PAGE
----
Why I left research — and what would have made me and other women stay

I read a brilliant article this month by my very talented friend Dr Darren Saunders on “What can men do to stem the exodus of women from science?”. Many points in his article I found quite sobering, particularly that women comprise more than half of science PhD graduates and early career researchers but just 17% of senior academics in Australian universities and research institutes. I AM one of the women who has left research and it made me wonder….

Why are there so few women in senior research positions?

I spent 15 years working in medical research, leaving the research sector at the end of my prestigious early career fellowship to join gemaker in January 2015. In the end, the push between family life and a research career was all too much and something had to give.

For me, there were periods of my research career where I felt unsupported and lacked mentorship. For some of my peers, it feels like this all the time. I was fortunate enough to be at a university that ran Women in Science programs and networking groups.

The lack of support I experienced didn’t just come from my male colleagues but also from my female colleagues. Some seemed to have the view that they fought hard to ‘make it’ so the next generation should do it the hard way too, instead of thinking “it doesn’t always have to be this way” and changing it.

On my first day, at a Group of Eight university, as a recipient of a highly competitive NHMRC fellowship, I was shown around the department and introduced to my new colleagues. Rather than being introduced with my research capabilities I was introduced, “this is Julie, she works part- time”—, and this was by the only other female with children in the laboratory. Can you imagine introducing David as the father of three kids under five to your work colleagues? Another instance that stuck with me was when I was pregnant with my third child and a world-renowned female researcher (who was also a mother) asked me if my pregnancy was a ‘mistake’. It seems having more than two children is considered a no-no in research.

While a number of research institutes have initiated fantastic policies to support gender equity, including flexible hours, family friendly meeting times, financial support for childcare and technical research support for women on maternity leave, women still feel lost returning to work after maternity leave. Due to the pressures of the funding cycle, some women take as little as six weeks leave, returning in a haze of sleep deprivation to full-time research.

The biggest thing

The biggest thing that I felt that was missing in my research career was mentorship. I’ve had friends comment that they’d happily swap generous childcare support from their institute for mentorship and guidance from another senior scientist. For many female scientists the toughest part of their career, establishing their research program, coincides with childbearing. Throw in the uncertainty of funding and career progression, and it’s a bad mix.

Don’t get me wrong, I absolutely loved working in research and frequently miss aspects of being a researcher. But I found it so disheartening seeing so few females in senior positions.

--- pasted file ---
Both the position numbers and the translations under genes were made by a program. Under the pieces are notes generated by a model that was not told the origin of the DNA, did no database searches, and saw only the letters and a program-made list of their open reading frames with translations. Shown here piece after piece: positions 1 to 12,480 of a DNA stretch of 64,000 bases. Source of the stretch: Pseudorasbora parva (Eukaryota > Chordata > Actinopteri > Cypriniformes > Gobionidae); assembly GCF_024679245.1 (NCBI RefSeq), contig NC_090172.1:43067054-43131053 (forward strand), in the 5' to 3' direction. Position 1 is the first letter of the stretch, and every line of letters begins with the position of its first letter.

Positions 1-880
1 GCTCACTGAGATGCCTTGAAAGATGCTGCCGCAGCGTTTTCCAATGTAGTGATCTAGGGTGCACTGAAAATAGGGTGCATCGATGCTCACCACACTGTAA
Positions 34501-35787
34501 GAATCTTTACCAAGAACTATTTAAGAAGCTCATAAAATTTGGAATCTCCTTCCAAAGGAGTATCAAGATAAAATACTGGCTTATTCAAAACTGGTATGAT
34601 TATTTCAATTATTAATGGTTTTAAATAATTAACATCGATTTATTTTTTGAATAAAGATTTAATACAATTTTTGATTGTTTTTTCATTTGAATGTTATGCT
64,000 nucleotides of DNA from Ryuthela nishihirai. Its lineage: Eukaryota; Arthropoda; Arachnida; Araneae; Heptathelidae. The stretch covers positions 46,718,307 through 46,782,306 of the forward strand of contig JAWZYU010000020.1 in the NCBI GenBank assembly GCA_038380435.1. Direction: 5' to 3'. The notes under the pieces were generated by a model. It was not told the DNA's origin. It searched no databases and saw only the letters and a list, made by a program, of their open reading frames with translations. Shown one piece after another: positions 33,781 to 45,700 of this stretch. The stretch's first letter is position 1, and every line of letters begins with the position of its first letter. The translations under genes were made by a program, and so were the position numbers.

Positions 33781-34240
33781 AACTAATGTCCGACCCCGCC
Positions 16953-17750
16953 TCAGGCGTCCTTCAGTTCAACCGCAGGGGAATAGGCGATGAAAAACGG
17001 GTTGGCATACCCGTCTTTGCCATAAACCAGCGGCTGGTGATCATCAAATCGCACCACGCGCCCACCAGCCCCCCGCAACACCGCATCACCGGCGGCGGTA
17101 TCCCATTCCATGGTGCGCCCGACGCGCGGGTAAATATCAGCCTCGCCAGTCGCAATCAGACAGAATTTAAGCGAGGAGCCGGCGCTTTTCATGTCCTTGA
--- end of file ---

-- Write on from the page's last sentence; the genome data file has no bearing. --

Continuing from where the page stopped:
There is an increasing number of terrific initiatives promoting gender equity in STEM, which gives me great hope. Programs such as the Science in Australia Gender Equity (SAGE) and Women in Science AUSTRALIA, along with the International Day for Women and Girls in Science. The Women in Science AUSTRALIA program is a fantastic resource with blog articles written by scientists, including one on the value of a mentor. I wish I’d come across this piece when feeling lost and disillusioned, and think it would be great if all researchers, both senior and junior, took the time to read it.

Women need support from both men AND other women, and I agree with Darren that “sometimes the best thing (for male colleagues) is simply to sit down, stop talking and let our female colleagues be heard”. I’d argue that also asking them how are they tracking regularly would be especially helpful too.

About the author:

JWheway
Dr Julie Wheyway

Dr Julie Wheway is a communications specialist who combines her love of science research with her interests in science communication and teaching. As a part of the gemaker team, Julie uses her knowledge of science, research and business to develop and implement communications strategies and marker research for a range of clients including universities, researchers and small businesses. Most recently, at the University of Wollongong she was pivotal in promoting a new STEM syllabus, which aims to contextualise curriculum content using problem based learning activity for secondary students whilst also, deepening the relationship between the secondary and tertiary systems in engineering. Prior to joining the gemaker, Julie worked as a researcher and lecturer in the field of immunology at the University of Sydney. Julie’s 15 year academic career saw her complete a PhD in Immunology at UNSW before going on to become a Young Garvan Postdoctoral Fellow in 2007, and an NHMRC Postdoctoral Fellow in 2009. During her 8 years at the Garvan Institute of Medical research, Julie was awarded the 2004 QANTAS Australia Young Scientist of the year. In between these research appointments, Julie built up communication capabilities in a role at ANSTO as a business development associate. Further to this experience, she was a Student Promotions Leader at the University of Wollongong responsible for promoting the University to school students. An experienced presenter both domestically and internationally, Julie has shown her passion for science by engaging with the community through events, mentoring and education.

This article was first published here by gemaker.